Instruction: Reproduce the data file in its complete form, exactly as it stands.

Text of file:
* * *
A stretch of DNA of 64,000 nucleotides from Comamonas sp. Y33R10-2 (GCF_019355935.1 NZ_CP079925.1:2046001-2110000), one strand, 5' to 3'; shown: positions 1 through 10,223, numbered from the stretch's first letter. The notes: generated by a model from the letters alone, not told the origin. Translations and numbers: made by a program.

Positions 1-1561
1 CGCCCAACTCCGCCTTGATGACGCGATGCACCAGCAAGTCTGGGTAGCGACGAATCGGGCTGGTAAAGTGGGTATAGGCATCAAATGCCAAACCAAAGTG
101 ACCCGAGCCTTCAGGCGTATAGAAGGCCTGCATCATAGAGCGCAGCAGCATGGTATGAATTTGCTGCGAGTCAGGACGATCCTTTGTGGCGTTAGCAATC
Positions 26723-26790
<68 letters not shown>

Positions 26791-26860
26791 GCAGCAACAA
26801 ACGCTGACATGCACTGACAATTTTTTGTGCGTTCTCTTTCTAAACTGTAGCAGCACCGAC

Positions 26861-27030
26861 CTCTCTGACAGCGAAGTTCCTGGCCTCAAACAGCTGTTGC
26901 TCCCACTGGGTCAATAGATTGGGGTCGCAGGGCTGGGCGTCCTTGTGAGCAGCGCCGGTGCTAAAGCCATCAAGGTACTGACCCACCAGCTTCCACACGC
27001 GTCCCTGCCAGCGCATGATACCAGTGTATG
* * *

A stretch of DNA of 64,000 nucleotides from Comamonas sp. Y33R10-2 (GCF_019355935.1 NZ_CP079925.1:2046001-2110000), one strand, 5' to 3'; shown: positions 1 through 10,223, numbered from the stretch's first letter. The notes: generated by a model from the letters alone, not told the origin. Translations and numbers: made by a program.

Positions 1-1561
1 CGCCCAACTCCGCCTTGATGACGCGATGCACCAGCAAGTCTGGGTAGCGACGAATCGGGCTGGTAAAGTGGGTATAGGCATCAAATGCCAAACCAAAGTG
101 ACCCGAGCCTTCAGGCGTATAGAAGGCCTGCATCATAGAGCGCAGCAGCATGGTATGAATTTGCTGCGAGTCAGGACGATCCTTTGTGGCGTTAGCAATC
Positions 26723-26790
<68 letters not shown>

Positions 26791-26860
26791 GCAGCAACAA
26801 ACGCTGACATGCACTGACAATTTTTTGTGCGTTCTCTTTCTAAACTGTAGCAGCACCGAC

Positions 26861-27030
26861 CTCTCTGACAGCGAAGTTCCTGGCCTCAAACAGCTGTTGC
26901 TCCCACTGGGTCAATAGATTGGGGTCGCAGGGCTGGGCGTCCTTGTGAGCAGCGCCGGTGCTAAAGCCATCAAGGTACTGACCCACCAGCTTCCACACGC
27001 GTCCCTGCCAGCGCATGATACCAGTGTATG